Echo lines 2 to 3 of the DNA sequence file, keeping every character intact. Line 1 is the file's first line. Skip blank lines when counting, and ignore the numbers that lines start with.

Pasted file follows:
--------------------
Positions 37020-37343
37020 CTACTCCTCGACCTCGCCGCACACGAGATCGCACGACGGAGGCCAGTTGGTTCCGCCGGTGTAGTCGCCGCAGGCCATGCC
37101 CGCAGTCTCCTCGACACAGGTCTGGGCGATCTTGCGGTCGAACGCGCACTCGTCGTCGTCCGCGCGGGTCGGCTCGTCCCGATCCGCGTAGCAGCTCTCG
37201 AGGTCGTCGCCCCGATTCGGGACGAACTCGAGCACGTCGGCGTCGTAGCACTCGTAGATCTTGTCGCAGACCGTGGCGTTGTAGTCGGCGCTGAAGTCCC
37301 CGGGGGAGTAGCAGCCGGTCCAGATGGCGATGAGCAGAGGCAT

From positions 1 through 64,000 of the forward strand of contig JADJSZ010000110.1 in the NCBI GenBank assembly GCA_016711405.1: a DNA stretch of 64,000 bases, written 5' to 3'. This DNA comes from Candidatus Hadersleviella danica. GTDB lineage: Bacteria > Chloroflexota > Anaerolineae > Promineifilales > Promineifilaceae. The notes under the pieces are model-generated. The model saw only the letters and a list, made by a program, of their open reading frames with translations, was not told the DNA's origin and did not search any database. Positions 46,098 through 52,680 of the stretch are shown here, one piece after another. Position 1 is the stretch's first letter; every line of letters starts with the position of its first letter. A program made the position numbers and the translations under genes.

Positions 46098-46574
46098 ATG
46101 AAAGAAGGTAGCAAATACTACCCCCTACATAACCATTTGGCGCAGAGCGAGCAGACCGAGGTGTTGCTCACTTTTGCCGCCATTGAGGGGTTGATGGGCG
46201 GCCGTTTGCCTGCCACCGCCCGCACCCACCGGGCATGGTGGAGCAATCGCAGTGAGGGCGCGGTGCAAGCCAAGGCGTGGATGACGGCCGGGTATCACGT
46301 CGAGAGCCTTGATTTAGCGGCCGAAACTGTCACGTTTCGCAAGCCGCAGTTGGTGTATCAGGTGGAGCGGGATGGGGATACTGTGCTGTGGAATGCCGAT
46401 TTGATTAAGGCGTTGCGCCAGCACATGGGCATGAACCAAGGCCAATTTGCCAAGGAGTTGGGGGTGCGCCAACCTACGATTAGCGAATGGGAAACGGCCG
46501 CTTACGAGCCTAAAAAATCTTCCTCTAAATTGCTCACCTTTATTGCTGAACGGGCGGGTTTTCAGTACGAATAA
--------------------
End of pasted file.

37020 CTACTCCTCGACCTCGCCGCACACGAGATCGCACGACGGAGGCCAGTTGGTTCCGCCGGTGTAGTCGCCGCAGGCCATGCC
37101 CGCAGTCTCCTCGACACAGGTCTGGGCGATCTTGCGGTCGAACGCGCACTCGTCGTCGTCCGCGCGGGTCGGCTCGTCCCGATCCGCGTAGCAGCTCTCG